Bryce Whitwam
Nov 16, 2022

Authenticity reigns supreme for Chinese brands engaging influencers abroad

SHANGHAI ZHAN PODCAST: The CEO of relay.club, which helps Chinese brands manage influencers abroad, says social media users are hyper-aware of those espousing messages they don’t believe in.

Authenticity reigns supreme for Chinese brands engaging influencers abroad

Chinese brands going abroad face several challenges including cultural gaps regarding influencer expectations. “Domestically, there’s the expectation that Chinese brands can exert control over the influencers in terms of words they use and the production of the shots,” says Jim Fields, CEO of China-based, relay.club, “because it’s very much a brand dominated space in China in terms of what the influencers are allowed to do.”  

“But in the West, influencers get their start by building deep connections with their followers by making amazing content. It doesn’t matter how much you pay them. If they don’t believe in the product, they won’t represent your brand,” says Fields.

Fields says that this has largely to do with the fact that the financial models for influencers abroad are different from China.  Most Western influencers are already earning a healthy advertising revenue stream off of platforms like YouTube, while China’s video platform, BiliBili, is a completely different system,” says Fields.  “In China, if an influencer wants to monetize their platform, they have to insert their content with advertisements.”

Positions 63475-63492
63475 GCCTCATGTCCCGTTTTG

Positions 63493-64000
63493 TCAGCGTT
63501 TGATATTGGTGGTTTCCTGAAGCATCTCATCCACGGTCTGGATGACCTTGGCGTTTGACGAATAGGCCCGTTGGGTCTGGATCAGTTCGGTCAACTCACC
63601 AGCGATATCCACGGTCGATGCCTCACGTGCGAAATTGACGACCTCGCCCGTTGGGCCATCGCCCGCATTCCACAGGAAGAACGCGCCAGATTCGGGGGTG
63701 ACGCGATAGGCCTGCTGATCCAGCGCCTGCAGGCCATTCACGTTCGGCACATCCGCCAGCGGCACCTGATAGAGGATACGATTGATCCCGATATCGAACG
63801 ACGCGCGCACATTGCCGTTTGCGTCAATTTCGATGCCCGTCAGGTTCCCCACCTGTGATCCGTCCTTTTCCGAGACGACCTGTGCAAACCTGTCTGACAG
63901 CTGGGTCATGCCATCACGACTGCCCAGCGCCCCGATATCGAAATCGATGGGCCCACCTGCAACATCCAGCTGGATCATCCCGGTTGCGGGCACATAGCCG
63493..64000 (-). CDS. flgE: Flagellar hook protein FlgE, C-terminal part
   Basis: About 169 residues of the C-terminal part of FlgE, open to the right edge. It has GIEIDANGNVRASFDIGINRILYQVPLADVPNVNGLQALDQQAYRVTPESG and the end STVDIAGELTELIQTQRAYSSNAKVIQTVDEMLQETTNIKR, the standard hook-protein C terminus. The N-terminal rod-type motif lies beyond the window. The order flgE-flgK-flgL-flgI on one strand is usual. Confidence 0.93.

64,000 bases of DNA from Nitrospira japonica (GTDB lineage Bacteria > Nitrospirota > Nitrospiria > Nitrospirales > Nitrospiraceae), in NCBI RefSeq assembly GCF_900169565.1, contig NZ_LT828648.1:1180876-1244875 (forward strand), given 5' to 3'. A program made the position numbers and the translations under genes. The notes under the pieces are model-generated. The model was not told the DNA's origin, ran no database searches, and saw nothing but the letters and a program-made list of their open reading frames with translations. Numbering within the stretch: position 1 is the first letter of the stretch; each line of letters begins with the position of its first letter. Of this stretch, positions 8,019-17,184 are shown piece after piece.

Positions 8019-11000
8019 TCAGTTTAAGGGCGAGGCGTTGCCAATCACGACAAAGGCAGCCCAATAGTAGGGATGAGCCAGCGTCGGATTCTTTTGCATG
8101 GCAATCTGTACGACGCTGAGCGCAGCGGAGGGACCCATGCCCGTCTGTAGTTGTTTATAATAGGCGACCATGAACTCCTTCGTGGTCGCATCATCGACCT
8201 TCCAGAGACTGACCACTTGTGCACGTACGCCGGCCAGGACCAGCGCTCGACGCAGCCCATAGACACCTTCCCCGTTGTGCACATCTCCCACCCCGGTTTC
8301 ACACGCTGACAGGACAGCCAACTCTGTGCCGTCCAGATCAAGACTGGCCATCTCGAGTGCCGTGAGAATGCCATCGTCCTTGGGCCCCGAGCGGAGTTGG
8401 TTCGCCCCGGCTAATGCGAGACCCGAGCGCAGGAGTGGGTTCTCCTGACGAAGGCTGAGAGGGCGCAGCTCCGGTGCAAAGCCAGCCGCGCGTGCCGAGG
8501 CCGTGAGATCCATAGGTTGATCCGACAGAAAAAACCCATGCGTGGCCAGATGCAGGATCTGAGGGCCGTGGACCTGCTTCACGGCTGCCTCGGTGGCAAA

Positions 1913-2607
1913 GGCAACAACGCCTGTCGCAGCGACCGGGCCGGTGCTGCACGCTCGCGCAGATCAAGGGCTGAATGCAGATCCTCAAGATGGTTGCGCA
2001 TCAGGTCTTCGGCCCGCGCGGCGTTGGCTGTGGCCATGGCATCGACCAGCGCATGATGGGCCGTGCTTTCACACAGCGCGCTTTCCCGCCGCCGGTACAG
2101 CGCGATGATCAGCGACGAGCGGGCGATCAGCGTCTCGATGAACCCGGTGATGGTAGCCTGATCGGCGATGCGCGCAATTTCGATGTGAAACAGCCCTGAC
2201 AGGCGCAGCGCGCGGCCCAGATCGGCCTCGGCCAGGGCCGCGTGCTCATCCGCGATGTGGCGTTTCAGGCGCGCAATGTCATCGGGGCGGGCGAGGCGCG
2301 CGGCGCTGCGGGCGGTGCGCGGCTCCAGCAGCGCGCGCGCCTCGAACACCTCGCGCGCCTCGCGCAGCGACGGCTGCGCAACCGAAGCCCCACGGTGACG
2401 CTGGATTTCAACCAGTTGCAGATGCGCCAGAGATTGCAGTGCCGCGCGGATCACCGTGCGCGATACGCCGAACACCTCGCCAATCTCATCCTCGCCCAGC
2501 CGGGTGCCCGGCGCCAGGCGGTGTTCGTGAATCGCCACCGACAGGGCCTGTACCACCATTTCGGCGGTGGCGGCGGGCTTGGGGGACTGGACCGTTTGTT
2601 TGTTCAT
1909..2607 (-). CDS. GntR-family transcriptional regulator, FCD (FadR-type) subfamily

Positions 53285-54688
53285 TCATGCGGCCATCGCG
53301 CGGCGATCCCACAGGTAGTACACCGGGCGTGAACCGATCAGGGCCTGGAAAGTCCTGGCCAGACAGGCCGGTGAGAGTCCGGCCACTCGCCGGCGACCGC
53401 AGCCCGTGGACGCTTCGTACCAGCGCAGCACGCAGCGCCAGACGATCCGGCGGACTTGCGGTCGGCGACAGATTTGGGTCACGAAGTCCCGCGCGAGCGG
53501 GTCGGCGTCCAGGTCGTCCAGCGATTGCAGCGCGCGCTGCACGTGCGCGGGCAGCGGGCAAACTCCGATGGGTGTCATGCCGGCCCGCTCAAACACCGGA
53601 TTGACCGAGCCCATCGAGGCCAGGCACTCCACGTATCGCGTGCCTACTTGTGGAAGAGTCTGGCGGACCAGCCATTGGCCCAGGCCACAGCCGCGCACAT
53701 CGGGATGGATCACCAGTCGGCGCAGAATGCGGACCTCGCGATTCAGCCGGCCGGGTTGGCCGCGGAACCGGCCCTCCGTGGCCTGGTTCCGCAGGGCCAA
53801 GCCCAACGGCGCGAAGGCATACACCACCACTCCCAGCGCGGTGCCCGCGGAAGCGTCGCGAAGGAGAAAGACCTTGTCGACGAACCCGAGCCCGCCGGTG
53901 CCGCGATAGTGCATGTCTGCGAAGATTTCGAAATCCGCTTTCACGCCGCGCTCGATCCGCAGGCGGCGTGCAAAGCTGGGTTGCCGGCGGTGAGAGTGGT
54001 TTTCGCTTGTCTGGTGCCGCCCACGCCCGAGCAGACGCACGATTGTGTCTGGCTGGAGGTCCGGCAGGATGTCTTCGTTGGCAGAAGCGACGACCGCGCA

Fields always recommends his clients to focus on the quality of engagement, and not to over-index on follower count. “There are a lot of influencers who are content Swiss Army knives, but we see that the more specific the influencer is to your brand, the more likely you’ll be able to convert sales,” says Fields. “Even though they have a small group of followers, hiring a small army of domain experts can be highly effective.”

Fields says his company gets all sorts of requests from unique China brands looking to expand globally. “We recently got a request from a brand that creates re-useable water balloons,” says Fields. 

Jim Field's interview is available on the Shanghai Zhan podcast, a "raw, lively, and regular debate about China tech, advertising, creativity and the intersection of it all", hosted by Ali Kazmi and Bryce Whitwam.

The podcast is now available now on Apple PodcastsSpotifyGoogleStitcherAmazon Music, Xiao Yu Zhou and via RSS.

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